A Long-horned Bee: Subgenus Synhalonia

A male Synhalonia warming up for flight

Long-horned bee species that are active in the spring to early summer are in the genus Eucera. Synhalonia is the only subgenus of Eucera present on the North American continent. Synhalonia comprises 55 species, with most of them occurring in the western states. The three bees featured here might be of the same species, but… Continue reading A Long-horned Bee: Subgenus Synhalonia

Swallowtails

Papilio eurymedon, a Pale Swallowtail foraging on Encelia farinosa or Brittlebush

As I learn more about the behaviors of butterflies, I am getting a little better at photographing them. Swallowtail butterflies, like many other Lepidopterans are fast moving. At this stage in my education, I can usually observe a butterfly in flight and determine within a minute or two whether, with the requisite patience, I have… Continue reading Swallowtails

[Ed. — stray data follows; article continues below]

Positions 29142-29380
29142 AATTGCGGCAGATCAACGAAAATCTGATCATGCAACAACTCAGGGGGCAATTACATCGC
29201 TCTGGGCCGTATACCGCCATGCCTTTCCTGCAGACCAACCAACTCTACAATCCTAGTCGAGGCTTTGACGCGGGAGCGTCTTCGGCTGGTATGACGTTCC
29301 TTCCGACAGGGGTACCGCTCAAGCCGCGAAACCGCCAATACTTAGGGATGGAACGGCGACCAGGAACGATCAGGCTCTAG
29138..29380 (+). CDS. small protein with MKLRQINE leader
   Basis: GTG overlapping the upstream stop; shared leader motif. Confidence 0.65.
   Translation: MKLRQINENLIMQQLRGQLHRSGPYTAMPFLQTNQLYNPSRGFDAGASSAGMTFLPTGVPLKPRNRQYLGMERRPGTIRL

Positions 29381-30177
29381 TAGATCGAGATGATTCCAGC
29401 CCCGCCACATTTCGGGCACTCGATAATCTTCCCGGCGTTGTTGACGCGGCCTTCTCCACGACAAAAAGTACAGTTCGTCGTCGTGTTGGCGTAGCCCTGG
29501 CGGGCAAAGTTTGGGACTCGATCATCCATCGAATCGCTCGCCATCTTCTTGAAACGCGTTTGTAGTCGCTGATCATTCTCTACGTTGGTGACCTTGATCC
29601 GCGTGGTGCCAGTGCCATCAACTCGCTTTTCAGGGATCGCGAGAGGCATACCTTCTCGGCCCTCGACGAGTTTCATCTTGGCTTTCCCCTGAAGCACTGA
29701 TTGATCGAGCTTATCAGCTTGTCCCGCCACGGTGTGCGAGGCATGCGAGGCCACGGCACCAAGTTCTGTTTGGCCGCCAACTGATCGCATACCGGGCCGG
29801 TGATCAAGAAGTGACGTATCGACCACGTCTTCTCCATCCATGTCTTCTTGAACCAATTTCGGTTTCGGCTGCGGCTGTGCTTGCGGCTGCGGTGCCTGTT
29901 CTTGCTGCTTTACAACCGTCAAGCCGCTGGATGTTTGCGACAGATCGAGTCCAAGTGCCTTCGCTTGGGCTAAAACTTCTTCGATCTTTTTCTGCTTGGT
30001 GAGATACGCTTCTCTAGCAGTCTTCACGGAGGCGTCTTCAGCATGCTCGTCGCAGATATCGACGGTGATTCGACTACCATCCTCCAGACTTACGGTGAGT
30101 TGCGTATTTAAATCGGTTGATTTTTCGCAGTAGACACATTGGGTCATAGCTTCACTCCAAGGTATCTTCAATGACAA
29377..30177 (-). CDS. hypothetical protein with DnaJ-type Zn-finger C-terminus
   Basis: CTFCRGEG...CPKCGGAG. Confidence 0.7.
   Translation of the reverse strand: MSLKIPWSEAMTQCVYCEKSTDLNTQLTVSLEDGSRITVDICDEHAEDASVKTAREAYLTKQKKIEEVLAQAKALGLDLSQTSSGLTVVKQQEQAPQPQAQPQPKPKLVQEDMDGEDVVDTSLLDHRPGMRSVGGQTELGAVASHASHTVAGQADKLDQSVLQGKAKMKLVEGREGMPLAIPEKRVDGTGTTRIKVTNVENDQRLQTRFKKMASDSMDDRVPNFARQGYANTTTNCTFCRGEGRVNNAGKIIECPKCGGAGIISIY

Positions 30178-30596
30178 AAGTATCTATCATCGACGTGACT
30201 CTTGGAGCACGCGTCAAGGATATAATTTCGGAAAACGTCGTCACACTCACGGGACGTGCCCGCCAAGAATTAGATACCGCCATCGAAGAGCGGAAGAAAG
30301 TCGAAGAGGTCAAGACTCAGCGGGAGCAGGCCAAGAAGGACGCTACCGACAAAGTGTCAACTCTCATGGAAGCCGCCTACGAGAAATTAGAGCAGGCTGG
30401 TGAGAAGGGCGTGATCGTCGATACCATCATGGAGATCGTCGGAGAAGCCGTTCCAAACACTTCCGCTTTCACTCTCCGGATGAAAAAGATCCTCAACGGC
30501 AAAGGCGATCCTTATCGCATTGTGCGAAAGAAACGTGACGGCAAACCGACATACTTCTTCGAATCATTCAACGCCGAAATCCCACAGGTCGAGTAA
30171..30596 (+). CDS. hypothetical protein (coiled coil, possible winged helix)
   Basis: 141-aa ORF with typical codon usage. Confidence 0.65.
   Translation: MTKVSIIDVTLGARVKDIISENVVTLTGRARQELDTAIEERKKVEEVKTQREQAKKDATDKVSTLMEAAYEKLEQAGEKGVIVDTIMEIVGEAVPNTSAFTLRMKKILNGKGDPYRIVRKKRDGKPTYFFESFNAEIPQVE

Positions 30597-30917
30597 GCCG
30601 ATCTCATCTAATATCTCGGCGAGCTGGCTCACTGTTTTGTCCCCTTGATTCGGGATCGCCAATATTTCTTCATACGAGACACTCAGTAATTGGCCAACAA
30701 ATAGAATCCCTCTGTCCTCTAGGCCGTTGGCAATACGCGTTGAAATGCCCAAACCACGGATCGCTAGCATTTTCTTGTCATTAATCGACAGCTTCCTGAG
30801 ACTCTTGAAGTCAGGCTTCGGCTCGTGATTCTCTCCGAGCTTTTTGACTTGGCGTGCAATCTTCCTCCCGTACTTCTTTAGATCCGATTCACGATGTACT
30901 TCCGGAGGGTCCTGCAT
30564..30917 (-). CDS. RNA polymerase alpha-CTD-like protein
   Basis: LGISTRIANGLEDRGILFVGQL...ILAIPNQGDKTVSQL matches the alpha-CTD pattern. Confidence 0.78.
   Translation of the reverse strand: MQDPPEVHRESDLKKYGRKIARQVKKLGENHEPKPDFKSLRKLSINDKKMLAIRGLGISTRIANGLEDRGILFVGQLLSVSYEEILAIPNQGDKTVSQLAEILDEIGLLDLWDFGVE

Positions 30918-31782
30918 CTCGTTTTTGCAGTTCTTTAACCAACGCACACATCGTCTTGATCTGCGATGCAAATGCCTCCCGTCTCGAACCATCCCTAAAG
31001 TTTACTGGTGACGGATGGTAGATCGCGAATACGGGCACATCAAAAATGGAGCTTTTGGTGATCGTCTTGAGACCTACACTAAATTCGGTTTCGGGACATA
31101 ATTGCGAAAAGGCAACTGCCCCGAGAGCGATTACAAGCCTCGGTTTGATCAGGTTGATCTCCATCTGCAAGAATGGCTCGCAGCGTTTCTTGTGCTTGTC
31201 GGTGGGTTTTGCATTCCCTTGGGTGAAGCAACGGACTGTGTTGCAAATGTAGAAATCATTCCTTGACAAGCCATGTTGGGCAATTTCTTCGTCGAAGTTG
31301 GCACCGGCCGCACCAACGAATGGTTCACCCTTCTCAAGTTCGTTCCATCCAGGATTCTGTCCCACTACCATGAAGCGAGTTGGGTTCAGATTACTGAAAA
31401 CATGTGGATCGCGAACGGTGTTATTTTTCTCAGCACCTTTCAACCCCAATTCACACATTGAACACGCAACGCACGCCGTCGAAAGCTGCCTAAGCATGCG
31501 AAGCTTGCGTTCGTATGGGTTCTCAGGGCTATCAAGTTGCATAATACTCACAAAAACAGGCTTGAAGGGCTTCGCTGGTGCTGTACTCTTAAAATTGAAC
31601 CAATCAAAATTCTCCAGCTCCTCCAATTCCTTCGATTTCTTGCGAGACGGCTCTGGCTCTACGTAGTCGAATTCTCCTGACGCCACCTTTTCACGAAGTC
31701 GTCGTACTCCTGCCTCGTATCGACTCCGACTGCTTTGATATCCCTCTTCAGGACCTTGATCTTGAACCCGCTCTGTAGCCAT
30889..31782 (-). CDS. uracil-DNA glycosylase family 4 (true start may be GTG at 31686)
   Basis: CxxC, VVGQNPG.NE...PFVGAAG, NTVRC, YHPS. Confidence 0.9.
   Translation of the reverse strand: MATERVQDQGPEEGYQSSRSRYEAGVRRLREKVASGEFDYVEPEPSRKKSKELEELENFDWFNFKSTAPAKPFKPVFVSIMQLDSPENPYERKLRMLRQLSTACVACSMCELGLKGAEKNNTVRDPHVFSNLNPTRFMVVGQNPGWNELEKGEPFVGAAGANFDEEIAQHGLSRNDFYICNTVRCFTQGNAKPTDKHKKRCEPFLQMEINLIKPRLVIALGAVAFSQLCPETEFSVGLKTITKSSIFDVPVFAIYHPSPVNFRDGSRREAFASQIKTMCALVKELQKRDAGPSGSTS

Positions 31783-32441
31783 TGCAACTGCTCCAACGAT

iNaturalist Observations

Fire Poppy on the Etz Meloy/Backbone trail, Santa Monica Mountains, April 2019

I am spending much of my time in the field and just outside my door taking photographs of plants, flowers and insects with the occasional bird, reptile and mammal included when our paths intersect. Doing this kind of work requires patience and focus. I find that I must slow down and concentrate on my subject.… Continue reading iNaturalist Observations

Bindweed Turret Bee

A Bindweed Turret bee rests on a bindweed flower.

The Bindweed Turret bee, Diadasia bituburculata, is a solitary bee that nests in the ground. Each female digs her own nest and provides sustenance in the form of pollen and nectar packets that she leaves in the nest for the larvae to eat when they hatch.